Birmingham jail logs with MLK signatures up for sale

National
Martin Luther King Jr., Ralph David Abernathy, Birmingham march

In this file photo taken April 12, 1963 Rev. Ralph Abernathy, left, and Rev. Martin Luther King Jr. lead a column of demonstrators as they attempt to march on Birmingham, Ala., City Hall. Arrested for leading a march against racial segregation in 1963, King Jr. spent days in solitary confinement writing his “Letter From Birmingham Jail,” which was smuggled out and stirred the world by explaining why Black people couldn’t keep waiting for fair treatment. (AP Photo/Horace Cort)

BIRMINGHAM, Ala. (AP) — Arrested for leading a march against racial segregation in 1963, the Rev. Martin Luther King Jr. spent days in solitary confinement writing his “Letter From Birmingham Jail,” which was smuggled out and stirred the world by explaining why Black people couldn’t keep waiting for fair treatment. Meanwhile, items also were arriving at the jail for King.

A special delivery letter showed up at the jailhouse addressed to King, then a Western Union telegram, and then another and another. A jailer would log each new item in a bound ledger book, which King would then sign. Pages of the old jail log with King’s signature are now going up for auction, with a minimum price of $10,000.

Reportedly saved by an employee at the old jail, which was demolished in 1986, the pages offered by Hake’s Auctions are a previously unknown reminder of King’s time in Birmingham, which the civil rights leader once called “the most segregated city in America.”

The King signatures, a dozen in all in ink, are contained on four yellowed pages that have been removed from the original book. The pages also bear the signature of King friend and aide Ralph D. Abernathy, who was arrested during the same march as King on April 12, 1963, for violating a court order banning the demonstration.

Scott Mussell, who works for the Pennsylvania-based auction company, said a worker might have been instructed to clean out the old building and, realizing what the log book contained, saved it instead.

“We really owe a debt of gratitude to this person, in my opinion,” said Mussell, an Americana specialist with the Pennsylvania-based company.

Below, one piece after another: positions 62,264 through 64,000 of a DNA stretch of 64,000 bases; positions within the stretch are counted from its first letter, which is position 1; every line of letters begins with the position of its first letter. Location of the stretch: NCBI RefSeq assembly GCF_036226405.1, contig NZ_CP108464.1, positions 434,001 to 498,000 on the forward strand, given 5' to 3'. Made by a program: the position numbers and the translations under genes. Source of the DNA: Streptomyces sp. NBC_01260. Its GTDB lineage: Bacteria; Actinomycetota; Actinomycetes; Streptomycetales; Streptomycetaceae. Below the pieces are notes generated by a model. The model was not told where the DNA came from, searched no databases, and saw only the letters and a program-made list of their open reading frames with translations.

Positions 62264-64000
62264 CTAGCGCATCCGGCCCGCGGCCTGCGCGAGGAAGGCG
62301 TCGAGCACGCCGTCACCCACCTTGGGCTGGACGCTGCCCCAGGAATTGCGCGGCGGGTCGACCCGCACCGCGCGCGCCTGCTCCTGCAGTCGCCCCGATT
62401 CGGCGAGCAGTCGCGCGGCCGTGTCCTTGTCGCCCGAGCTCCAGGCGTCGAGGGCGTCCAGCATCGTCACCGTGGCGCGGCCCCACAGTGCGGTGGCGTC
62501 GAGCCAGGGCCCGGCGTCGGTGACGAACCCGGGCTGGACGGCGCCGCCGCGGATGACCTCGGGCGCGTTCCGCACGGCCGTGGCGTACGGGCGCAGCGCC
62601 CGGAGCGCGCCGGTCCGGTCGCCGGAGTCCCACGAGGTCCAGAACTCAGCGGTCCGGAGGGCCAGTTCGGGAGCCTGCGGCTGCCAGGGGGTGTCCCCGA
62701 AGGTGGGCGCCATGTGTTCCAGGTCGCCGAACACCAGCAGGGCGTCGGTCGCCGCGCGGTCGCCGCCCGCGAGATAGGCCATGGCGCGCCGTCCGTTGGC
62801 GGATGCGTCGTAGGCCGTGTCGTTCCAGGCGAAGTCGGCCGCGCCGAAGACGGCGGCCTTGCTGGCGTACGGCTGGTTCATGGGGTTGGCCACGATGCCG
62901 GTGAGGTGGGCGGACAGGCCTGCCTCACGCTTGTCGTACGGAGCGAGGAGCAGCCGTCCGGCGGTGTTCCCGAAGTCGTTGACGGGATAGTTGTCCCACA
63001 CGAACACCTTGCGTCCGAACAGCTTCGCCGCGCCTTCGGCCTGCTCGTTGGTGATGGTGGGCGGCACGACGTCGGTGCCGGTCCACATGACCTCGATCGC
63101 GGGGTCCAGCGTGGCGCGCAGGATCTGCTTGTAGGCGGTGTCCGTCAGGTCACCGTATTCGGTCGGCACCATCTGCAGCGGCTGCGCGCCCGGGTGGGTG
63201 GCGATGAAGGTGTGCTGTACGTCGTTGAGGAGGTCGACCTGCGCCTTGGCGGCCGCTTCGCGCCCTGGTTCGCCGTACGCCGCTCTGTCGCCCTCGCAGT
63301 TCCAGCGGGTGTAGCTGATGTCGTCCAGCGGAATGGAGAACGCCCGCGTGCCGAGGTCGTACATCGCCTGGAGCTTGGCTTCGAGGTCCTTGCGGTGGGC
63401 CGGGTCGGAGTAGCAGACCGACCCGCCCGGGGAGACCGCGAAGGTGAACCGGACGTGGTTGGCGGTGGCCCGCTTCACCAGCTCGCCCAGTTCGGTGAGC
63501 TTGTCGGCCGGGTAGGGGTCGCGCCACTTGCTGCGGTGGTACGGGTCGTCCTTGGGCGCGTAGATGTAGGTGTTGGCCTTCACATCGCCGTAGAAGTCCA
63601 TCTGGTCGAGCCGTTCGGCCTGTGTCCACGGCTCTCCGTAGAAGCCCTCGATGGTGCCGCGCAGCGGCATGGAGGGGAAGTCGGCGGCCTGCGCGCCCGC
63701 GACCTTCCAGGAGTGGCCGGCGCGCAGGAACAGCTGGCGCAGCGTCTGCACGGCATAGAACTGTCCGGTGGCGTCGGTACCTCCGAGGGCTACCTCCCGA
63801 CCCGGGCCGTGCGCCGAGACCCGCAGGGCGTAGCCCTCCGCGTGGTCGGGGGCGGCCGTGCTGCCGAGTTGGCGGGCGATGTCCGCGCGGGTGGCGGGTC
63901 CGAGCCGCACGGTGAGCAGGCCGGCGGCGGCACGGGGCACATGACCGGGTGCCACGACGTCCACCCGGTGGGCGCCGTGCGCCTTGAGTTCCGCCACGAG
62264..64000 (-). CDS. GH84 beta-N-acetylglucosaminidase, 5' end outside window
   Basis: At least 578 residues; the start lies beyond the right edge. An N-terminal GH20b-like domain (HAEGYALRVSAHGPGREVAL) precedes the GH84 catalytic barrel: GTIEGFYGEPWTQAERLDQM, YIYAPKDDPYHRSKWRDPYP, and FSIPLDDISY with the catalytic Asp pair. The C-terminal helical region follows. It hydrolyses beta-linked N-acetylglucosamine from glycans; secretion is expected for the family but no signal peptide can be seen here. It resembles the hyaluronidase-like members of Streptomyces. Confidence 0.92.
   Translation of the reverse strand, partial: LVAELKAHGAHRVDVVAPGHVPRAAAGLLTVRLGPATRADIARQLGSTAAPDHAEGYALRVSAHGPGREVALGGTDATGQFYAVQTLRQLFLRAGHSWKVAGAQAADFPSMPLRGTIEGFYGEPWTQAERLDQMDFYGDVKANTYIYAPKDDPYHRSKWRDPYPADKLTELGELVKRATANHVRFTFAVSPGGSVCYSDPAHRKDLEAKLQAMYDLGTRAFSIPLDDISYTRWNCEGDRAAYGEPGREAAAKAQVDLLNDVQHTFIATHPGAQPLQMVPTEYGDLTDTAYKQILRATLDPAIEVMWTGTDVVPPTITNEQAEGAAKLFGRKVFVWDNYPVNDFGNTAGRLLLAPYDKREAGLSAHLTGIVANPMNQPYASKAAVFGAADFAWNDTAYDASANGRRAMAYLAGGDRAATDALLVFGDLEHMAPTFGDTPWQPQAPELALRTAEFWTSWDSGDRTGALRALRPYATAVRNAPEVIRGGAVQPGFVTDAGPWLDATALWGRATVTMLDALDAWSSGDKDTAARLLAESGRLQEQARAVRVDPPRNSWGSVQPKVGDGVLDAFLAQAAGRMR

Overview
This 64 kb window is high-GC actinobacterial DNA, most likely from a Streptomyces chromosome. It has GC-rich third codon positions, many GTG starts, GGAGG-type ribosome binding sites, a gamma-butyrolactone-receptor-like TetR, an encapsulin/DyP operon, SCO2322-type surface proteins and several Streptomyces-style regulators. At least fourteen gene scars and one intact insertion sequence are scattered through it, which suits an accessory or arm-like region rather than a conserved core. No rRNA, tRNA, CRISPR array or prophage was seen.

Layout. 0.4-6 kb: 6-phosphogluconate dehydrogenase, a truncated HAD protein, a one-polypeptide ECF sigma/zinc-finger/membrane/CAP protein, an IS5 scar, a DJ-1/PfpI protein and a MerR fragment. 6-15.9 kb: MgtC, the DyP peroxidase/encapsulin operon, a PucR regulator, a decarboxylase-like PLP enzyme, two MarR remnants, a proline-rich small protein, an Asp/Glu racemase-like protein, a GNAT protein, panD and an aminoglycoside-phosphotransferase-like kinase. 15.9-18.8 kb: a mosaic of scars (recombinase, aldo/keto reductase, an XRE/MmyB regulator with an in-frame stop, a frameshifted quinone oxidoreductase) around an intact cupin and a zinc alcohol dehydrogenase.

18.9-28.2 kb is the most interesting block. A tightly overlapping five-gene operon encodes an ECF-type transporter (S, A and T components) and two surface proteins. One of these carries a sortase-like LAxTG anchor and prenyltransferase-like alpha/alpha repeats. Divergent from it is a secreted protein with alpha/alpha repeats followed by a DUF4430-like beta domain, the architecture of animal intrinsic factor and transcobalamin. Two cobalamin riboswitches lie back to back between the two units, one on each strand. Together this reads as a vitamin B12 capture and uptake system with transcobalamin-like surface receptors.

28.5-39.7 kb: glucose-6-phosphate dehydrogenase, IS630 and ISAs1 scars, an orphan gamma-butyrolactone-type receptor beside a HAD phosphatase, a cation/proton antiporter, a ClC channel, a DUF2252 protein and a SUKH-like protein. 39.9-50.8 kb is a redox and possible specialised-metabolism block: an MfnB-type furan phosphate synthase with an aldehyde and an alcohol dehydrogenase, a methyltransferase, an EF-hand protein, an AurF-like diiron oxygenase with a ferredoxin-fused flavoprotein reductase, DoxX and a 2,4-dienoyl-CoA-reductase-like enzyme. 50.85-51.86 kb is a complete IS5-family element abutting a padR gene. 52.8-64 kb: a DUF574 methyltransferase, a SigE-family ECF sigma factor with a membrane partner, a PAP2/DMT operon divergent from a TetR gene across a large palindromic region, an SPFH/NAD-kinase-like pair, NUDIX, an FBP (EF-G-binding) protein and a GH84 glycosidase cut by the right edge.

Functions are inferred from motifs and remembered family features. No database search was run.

Jim Baggett, the head of archives at the city library, said he was unfamiliar with the jail log, but it was entirely possible a worker saved it from being destroyed.

“We have stuff here that survived because someone pulled it out of the trash,” he said.

Will Seippel’s Atlanta-based WorthPoint, which values collectibles and other items online, lined up document experts and signature authenticators to verify that the pages are genuine after being contacted by the current owners, the relatives of a person who was given the sheets by the person who initially saved them.

“They were trying to figure out what they had and whether it was real and what it was worth,” he said. The online auction will end on Feb. 24.

King and his Atlanta-based Southern Christian Leadership Conference joined with the Alabama Christian Movement for Human Rights, led by the Rev. Fred L. Shuttleworth, in 1963 in a campaign meant to pressure the city’s white leadership to end legalized racial segregation. The city was soon the scene of pickets, mass meetings, a boycott of downtown businesses and lunch counter sit-ins.

The city obtained a court order blocking further demonstrations, but King and Abernathy led a march that ended in their arrest. Held in isolation in the city jail, King wrote his almost 7,000-word treatise in response to a statement published by seven white ministers and a rabbi who called the demonstrations “unwise and untimely.”

Writing in the margins of a newspaper, King penned a defense of the civil rights movement that included the line: “Injustice anywhere is a threat to justice everywhere.”

Carried out of the jail by his lawyers and transcribed, the letter initially was distributed on mimeographed sheets before being reprinted in its entirety in pamphlets, magazines, King’s 1964 memoir and newspapers. It is now regarded as one of the greatest defenses of nonviolent protest ever written.

The old jail logs don’t indicate the contents of telegrams and letters King received while incarcerated, and only a historical marker stands now at the site of the building. Metal bars from the cell where King was held were preserved and are now on display at the Birmingham Civil Rights Institute.

Baggett, the city archivist, said the jail pages should wind up somewhere people can see them.

“I hope somebody buys this that will put it on display,” he said.

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